She suddenly became everyone's helper. She put the top slice of bread on the sandwiches and flipped them (practically glowing with pride). She told Thunderous when the water was boiling and set the timer, then told him when the timer was almost done. She also held the bowl and scrapped the sides while Eldest added the dry ingredients and the chips.
OH! I missed the best part!
The recipe we decided on was Tropical Garden Cookies. It calls for both orange juice and orange zest. None of the kids had made zest before so they were all on even ground with that. All the kids ended up drifting into the kitchen and staying as we started the cookies (that's why they all ended up staying and making lunch together).
We started with an orange. You might be surprised how unfamiliar whole/raw foods are to some kids, sad isn't it? I showed them how you can let the orange sit in a bowl of warm water for awhile so you can get more juice out of it. Then we all looked at the box grater, Thunderous was the only one who knew that's what it was really called (he watches Alton Brown), my 2 girls had their own names for it, the friend was silent. I showed them the side you can zest on..."Oh that's what that sides for?! I used it for cheese once. It didn't work too well." Monster said.
Aagggh! *face table* you have no idea how much that explains.
Moving on from that I showed them how simple zesting is and about the pith or white-stuff as we called it. I let Eldest start and then she let her friend do the rest while she started mixing the dry ingredients.
The friend must have been feeling more confidant, or maybe adventurous, because after finishing zesting the orange she jumped in to help everyone else.
When it came time to juice the orange everyone stopped for a minute to watch Eldest do it. She cut the orange in half and used a hand juicer to juice it into a bowl first so we could measure it. Apparently it was fascinating.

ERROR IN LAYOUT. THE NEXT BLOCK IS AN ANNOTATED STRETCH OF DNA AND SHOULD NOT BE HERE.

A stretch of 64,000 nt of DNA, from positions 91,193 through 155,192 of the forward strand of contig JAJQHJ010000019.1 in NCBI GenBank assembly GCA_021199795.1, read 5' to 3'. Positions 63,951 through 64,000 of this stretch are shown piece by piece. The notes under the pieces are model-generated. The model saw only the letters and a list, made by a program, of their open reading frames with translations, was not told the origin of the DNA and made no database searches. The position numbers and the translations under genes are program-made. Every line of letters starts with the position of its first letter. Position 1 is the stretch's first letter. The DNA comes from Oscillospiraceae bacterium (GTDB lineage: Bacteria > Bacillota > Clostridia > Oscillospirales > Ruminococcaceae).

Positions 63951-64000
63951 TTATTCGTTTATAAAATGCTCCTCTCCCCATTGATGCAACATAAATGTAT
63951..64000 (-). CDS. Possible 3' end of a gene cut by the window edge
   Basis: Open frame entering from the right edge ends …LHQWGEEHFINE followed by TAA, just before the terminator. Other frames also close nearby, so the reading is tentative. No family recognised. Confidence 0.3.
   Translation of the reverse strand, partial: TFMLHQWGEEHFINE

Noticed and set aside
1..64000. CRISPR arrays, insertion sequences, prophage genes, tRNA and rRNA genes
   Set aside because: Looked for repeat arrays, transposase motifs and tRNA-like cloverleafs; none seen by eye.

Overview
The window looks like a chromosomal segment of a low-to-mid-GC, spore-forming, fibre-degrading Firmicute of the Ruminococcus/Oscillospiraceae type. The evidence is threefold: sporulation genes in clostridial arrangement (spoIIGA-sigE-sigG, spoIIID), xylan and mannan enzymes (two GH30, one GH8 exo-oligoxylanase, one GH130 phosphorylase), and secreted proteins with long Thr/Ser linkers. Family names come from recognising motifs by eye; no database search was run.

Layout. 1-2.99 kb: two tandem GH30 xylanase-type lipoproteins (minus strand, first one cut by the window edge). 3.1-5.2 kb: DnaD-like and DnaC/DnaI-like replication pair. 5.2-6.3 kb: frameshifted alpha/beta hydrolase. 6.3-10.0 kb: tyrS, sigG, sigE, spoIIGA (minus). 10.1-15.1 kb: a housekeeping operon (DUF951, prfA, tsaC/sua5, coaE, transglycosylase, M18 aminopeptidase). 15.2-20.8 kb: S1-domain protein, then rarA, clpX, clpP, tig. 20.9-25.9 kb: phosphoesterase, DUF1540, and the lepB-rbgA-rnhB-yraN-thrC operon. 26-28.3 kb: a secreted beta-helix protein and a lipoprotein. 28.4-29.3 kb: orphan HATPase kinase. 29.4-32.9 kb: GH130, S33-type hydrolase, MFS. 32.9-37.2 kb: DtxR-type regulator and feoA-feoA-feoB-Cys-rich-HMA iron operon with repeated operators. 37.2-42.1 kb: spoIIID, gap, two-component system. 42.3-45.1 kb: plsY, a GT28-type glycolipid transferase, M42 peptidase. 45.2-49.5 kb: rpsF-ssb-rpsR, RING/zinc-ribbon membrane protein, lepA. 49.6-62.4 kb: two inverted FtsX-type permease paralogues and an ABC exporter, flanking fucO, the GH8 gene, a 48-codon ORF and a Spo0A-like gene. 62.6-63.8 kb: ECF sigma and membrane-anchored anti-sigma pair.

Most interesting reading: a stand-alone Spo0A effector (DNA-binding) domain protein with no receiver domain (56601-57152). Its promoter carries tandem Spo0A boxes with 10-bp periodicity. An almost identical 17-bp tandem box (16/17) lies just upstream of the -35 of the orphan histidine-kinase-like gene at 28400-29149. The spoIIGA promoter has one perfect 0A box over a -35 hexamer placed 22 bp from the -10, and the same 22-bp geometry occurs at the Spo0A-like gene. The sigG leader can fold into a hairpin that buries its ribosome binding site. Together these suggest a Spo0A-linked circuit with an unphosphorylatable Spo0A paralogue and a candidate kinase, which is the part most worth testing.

We ate lunch and let the dough chill. The girls decided to use the 1/4 cup measuring cup to scoop out the cookies, Eldest likes big cookies. The first pan looked good but the second I had to suddenly remind them the cookies need to be equal sizes and about 2 inches apart. I wish we had the camera so I could have taken pictures for you!(still haven't found where it was packed so safely) It was crazy!
They set the temp and the time.
When the timer went off they were under done so I put them back in for 3 more minutes. It apparently was too long.
I haven't figured out all the quirks of my new oven, but I am trying. It seems to cook too slow, then too fast, and the bottoms of everything gets over done. So unfortunately the cookies, while not burnt, were a bit too dark on the bottom for my tastes. But I didn't say a thing. I wonder too if the extra sugar in the OJ burns a bit easier, we had all kinds of issues when we tried to bast a turkey in OJ in the past.
The kids all say the dough tastes better then the cookies and we have plans to try and incorporate it into cookie dough ice-cream this summer, which the friend is invited to and very enthusiastic about...who knew you could make ice-cream at home! This she has to see! (me too. we've never done it.)
The other friends who came for the party loved the cookies!
So I think the whole experience was a success.
I'll ask Eldest.
Thought here are only 4 cookies left I am not sure about making this one again. I liked them alot and want to try them on a different shelf and see if that cures the toasty bottoms. My Love is not big on flavored chocolate. Okay he REALLY doesn't like flavored chocolate. He keeps saying they were okay. But I don't believe him.
Monster gives them a thumbs up and Thunderous says they were okay (mini dad), but not as good as the cookie dough.
Okay, I think that settles it. I will have to try them again and not over cook them, maybe that will really tell us if they are repeat worthy.